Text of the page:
But President Bush doesn’t like his solution. Which is why a growing number of stem cell researchers are turning to a new technique that circumvents the embryonic cloning debate altogether. Now, Mitalipov must decide whether to give up his secrets to another country or play political roulette.
Nestled within the razor-wire-capped, chain-link perimeter of the Oregon National Primate Research Center (ONPRC)—a suburban Jurassic Park that sits on 300 acres of forest in Beaverton—Oregon Health & Science University’s Embryonic Stem Cell Culture Laboratory is not much bigger than a walk-in closet. Inside, it’s uncomfortably warm, thanks to two thrumming incubators heated to 98.6 degrees Fahrenheit—the precise temperature of a mammalian uterus. Beneath overhead fluorescents, the lab’s head researcher, Shoukhrat Mitalipov, hunches over a microscope.
A short, effusively polite 46-year-old émigré from Kazakhstan with a boyish face and spiky black hair, Mitalipov is an emotive speaker, furrowing his eyebrows for emphasis and transposing his v’s as w’s just like Ensign Chekov in the original Star Trek series. Like a proud father, he’s eager to demonstrate what the embryonic stem cells growing inside his incubators can do.
“Now watch closely,” he says as he places a petri dish under the lens of his microscope, which is wired to a small flat-panel display. On the screen, the cellular clump looks vaguely disgusting, like a wad of phlegm on a sidewalk. But then the microscopic bit of spittle expands and contracts. Again, almost imperceptibly, it bulges out, then in.
Actually, Mitalipov informs me, it’s beating. As it should, because this is freshly minted heart tissue.
What’s incredible is that this freakish, living, pulsating lump of nascent heart started out as a skin cell from a monkey’s ear. By fusing the nucleus of that skin cell with an unfertilized monkey egg from which the DNA had been removed, Mitalipov created a new monkey embryo that’s genetically identical to the skin cell donor. A cloned monkey embryo, mind you—the first of its kind. A cloned monkey embryo that then yielded a colony of embryonic stem cells—universal cells that can morph into any cell type—during the embryo’s first weeks of development. And those stem cells grew into the heart tissue that’s currently pumping with life under the microscope.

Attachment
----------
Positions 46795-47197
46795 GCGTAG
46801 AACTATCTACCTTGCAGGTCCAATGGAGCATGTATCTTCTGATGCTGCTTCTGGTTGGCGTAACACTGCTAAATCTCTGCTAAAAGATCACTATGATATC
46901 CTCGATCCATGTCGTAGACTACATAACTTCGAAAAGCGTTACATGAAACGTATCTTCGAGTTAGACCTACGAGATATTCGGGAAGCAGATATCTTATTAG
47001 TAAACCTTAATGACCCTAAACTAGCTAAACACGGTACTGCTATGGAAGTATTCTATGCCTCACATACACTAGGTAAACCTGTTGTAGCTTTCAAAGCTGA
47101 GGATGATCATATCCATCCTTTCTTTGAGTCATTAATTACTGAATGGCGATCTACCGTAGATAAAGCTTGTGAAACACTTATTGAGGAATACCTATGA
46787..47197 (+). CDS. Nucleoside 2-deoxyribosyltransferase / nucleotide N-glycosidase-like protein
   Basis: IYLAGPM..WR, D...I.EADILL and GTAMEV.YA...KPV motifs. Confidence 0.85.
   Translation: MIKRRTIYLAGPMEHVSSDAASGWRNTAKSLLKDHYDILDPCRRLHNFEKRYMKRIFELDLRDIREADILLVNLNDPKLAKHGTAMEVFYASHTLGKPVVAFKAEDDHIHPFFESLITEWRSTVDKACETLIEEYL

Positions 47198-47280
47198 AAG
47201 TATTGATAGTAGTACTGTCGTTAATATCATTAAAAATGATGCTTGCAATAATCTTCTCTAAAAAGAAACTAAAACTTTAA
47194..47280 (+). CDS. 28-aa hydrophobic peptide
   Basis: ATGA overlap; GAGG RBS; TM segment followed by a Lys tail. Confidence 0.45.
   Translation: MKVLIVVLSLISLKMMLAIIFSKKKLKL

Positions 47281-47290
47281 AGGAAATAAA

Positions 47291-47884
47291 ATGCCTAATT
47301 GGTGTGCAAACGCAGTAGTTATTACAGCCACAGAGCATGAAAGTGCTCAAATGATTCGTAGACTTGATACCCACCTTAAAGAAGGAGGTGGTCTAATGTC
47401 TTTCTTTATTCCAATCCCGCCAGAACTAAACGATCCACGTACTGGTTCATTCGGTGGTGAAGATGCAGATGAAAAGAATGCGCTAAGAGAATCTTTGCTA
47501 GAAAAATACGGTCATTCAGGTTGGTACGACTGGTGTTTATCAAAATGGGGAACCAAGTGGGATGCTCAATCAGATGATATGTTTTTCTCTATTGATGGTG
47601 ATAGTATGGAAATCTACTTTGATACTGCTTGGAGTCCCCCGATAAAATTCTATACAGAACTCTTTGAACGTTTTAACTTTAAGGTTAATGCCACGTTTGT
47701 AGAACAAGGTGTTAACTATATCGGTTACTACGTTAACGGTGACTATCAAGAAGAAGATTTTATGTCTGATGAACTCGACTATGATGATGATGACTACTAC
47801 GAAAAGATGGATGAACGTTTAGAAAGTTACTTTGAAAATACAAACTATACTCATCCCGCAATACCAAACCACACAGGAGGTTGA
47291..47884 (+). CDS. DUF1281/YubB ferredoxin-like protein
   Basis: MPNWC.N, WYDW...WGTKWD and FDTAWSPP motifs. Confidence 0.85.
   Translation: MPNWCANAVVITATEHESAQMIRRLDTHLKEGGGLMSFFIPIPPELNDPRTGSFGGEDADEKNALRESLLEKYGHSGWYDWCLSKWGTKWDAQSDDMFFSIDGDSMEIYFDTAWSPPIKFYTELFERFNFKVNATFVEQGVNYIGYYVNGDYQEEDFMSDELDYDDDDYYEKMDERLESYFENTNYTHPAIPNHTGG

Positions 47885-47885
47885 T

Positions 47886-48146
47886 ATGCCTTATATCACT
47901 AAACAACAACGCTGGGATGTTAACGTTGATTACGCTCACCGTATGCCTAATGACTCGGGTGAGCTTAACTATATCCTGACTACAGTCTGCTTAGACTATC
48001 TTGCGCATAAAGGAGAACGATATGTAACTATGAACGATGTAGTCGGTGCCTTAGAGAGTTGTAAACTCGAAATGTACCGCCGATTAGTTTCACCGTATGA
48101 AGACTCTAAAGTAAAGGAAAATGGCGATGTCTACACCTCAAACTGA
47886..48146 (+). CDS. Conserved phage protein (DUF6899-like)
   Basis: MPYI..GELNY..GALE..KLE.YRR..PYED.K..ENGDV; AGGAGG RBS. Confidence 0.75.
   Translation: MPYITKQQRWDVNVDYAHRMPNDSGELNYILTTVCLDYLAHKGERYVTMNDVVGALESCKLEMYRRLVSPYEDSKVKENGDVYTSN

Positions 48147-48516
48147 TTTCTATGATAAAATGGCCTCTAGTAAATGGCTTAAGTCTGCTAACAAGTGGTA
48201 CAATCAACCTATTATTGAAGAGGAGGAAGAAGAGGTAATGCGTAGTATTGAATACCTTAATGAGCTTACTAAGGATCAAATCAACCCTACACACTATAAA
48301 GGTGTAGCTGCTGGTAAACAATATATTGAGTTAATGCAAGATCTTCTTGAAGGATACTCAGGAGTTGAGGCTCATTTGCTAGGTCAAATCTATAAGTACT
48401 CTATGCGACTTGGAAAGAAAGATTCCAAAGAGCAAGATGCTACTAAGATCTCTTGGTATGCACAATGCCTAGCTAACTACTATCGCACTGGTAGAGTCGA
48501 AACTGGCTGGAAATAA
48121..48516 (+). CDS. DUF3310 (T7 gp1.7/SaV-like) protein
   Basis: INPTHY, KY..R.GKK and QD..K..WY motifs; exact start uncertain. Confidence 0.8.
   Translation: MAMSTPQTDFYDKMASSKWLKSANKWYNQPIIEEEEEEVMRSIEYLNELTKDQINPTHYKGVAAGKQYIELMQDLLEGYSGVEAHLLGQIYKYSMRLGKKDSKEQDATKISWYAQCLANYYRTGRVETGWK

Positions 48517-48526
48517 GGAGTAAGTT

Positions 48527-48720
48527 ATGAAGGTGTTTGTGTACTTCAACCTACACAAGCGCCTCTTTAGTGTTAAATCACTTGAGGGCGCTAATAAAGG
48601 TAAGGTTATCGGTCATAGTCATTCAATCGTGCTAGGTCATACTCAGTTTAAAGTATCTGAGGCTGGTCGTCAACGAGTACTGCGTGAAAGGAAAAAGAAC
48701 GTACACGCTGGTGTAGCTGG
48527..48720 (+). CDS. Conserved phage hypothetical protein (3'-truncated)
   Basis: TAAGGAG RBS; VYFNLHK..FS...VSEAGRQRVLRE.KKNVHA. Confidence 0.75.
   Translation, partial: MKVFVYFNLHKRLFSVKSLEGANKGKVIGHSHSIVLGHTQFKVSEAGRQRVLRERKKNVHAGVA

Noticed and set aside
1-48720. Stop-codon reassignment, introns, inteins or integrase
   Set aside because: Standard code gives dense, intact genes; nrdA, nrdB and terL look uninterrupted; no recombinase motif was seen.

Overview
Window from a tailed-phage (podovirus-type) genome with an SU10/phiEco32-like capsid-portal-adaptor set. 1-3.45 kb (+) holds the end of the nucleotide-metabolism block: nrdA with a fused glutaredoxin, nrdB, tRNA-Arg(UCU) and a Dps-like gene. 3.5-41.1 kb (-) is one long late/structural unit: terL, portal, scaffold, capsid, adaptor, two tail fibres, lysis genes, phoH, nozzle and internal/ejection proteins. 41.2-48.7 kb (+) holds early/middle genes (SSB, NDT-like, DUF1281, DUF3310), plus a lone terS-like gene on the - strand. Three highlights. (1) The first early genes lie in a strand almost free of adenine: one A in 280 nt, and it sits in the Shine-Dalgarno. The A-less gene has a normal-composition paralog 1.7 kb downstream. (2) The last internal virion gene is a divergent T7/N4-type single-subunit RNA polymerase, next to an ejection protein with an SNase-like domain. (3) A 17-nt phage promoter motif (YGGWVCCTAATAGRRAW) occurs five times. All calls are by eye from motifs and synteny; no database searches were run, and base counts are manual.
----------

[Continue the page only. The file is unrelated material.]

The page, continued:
It’s those cloned monkey embryos that, last November, made it to the cover of the journal Nature and transformed Mitalipov into a scientific hero. For, with the capability to clone monkey embryos, scientists were mere steps away from being able to clone human embryos. Meaning it might be possible to produce human stem cells that could sprout human heart tissue, which could theoretically replace the damaged heart tissue of a heart attack victim. Ditto with bone marrow for leukemia patients. Or neurons for those with Alzheimer’s.
But if that day comes, Mitalipov most likely will be publishing his results from another continent. Because one week after his feat was announced, the scientific hero became a kind of exile.
No one has accused him of any wrongdoing, per se. It’s just that in the Darwinian universe of stem cells funding, Mitalipov’s method of generating stem cells has been superseded by a competing method: One that doesn’t require the discarding or destruction of an embryo—a potential life, as some see it—whether human or primate. One that even Catholics and President Bush can get behind.
And so Mitalipov finds himself in a somewhat unsettling position. While his competitors are lavished with political support, multimillion-dollar grants and new facilities, he has received nothing—a situation that will force him either to adopt a more politically friendly line of research at OHSU, as many of his colleagues elsewhere already have, or take his procedure on the road, to another country.